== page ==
Beverly Theatre (Demolished) | Los Angeles Conservancy
Photo by Larry Underhill

Beverly Theatre (Demolished)

The Beverly Theatre was the first of six cinemas built in Beverly Hills, a true showplace for the work of the entertainment elite who lived in the neighborhood. It offered vaudeville as well as films, and its opening night program included a home movie "tour" of nearby homes of the stars.

Architect L. A. Smith clearly abided by the adage, attributed to theater architect S. Charles Lee, that "the show starts on the sidewalk." The Beverly Theatre's exotic, eclectic design blended near and far eastern motifs, topped by an onion dome. The opulent interior decor included murals based on the Arabian Nights, and a proscenium arch in the circular shape of a Chinese moon gate.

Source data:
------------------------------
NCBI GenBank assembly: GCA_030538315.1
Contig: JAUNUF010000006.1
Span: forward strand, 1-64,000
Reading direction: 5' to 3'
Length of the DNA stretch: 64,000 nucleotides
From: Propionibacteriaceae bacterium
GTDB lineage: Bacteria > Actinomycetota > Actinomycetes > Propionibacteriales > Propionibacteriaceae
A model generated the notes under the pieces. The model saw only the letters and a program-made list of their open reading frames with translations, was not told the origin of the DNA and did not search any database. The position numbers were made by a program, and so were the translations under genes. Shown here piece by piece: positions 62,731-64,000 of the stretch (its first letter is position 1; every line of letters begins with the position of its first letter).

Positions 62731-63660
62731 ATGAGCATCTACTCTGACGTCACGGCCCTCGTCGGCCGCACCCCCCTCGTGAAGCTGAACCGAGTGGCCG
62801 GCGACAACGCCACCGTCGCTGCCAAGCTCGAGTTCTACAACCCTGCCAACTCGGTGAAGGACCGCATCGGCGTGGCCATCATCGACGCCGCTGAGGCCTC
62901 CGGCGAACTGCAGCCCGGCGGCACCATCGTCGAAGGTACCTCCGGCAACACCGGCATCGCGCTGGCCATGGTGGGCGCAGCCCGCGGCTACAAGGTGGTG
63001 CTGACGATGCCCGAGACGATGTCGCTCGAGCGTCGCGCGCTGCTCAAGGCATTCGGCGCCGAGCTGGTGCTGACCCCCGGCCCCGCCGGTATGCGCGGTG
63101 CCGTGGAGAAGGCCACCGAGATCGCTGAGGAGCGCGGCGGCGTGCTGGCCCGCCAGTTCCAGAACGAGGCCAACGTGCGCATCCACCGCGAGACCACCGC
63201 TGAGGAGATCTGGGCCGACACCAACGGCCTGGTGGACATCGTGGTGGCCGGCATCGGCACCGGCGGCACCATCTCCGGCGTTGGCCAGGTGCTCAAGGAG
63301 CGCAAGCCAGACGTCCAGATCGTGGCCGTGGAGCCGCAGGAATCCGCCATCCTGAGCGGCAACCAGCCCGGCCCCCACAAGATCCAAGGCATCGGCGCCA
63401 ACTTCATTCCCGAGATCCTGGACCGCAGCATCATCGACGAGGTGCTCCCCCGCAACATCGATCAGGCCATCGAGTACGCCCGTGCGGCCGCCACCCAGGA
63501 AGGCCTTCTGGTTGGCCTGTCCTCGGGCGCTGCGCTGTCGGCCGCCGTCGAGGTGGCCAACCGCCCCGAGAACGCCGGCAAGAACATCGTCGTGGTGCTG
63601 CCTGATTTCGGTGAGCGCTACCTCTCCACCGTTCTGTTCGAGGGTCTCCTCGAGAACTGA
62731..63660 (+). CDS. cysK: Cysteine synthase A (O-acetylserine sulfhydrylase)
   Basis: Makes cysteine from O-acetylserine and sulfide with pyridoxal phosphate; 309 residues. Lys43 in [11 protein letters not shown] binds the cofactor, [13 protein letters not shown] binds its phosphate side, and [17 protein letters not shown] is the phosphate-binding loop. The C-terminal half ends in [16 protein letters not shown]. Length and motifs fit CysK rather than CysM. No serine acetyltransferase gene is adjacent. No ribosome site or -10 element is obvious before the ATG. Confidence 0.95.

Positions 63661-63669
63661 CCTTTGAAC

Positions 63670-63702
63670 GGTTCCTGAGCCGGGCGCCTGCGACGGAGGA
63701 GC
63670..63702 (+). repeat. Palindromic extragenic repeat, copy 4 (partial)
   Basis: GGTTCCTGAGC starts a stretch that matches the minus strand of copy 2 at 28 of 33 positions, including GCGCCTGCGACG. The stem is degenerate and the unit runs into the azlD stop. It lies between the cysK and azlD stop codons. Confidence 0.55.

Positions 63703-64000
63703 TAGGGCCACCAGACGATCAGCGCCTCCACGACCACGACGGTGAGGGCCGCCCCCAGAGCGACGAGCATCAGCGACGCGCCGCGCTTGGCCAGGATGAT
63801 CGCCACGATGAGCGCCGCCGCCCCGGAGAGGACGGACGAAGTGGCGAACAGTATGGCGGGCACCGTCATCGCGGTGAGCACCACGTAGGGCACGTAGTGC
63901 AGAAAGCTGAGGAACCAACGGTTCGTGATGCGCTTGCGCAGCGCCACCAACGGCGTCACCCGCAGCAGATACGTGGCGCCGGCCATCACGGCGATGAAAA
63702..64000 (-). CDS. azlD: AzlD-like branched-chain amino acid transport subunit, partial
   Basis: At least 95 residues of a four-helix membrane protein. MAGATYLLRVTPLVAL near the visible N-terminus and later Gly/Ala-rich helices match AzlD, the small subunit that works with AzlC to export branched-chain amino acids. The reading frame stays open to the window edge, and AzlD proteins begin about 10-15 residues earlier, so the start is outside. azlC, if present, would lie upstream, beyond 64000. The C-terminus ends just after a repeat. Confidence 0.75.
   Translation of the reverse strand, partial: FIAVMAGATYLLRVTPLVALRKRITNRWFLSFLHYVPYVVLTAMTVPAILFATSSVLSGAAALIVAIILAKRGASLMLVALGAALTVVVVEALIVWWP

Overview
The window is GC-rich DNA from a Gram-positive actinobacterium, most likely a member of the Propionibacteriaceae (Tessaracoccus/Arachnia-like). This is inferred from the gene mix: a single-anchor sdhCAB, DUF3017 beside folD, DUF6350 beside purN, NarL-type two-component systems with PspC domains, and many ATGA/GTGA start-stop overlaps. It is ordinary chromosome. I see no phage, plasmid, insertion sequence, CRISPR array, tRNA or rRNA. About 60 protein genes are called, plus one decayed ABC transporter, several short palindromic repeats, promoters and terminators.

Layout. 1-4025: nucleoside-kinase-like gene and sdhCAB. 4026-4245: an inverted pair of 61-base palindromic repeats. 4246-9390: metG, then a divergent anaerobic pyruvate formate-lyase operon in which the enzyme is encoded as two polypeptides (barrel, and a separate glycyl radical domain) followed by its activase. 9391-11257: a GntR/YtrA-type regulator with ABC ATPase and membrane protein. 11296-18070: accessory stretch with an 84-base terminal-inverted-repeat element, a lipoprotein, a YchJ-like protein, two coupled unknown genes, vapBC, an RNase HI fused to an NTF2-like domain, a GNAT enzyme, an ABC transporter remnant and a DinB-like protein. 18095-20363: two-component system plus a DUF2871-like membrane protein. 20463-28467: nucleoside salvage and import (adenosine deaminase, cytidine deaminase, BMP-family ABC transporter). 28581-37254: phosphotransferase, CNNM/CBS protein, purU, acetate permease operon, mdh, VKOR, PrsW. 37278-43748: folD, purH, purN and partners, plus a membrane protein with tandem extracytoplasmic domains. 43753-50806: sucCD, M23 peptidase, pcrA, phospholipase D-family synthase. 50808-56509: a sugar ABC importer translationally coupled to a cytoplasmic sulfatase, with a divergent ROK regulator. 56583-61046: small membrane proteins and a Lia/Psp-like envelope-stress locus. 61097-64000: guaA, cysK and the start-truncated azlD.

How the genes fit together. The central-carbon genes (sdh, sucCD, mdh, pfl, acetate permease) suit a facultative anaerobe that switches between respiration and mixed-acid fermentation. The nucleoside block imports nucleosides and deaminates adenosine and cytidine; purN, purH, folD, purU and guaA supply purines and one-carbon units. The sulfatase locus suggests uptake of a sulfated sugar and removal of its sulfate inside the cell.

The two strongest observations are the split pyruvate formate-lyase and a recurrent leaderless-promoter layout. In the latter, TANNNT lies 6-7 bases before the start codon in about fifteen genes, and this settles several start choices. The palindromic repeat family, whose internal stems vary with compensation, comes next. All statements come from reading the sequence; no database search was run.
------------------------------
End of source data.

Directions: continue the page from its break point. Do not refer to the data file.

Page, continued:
Although the theatre's facade changed over the decades, its iconic dome remained. The building closed as a movie house in 1977, and it was converted to commercial space, occupied by a Fiorucci boutique and an Israeli bank.

After heated battles with preservation groups, small businesses, and others in the area, the City of Beverly Hills granted permission in 2004 for developers to raze the Beverly Theatre for a luxury hotel complex. It was demolished in fall 2005.

Photo by Adrian Scott Fine/L.A. Conservancy

Rialto Theatre

Quinn's Rialto Theatre opened on May 21, 1917. The Rialto was one of the first theatres to have stadium style seating and features the longest neon marquee in the Broadway National Register Historic Theatre District.
Photo by Laura Dominguez/L.A. Conservancy

Elmer Belt Residence

Dr. Elmer Belt pioneered sex reassignment procedures in the 1950s and played a key role in redefining gender and sexual identities.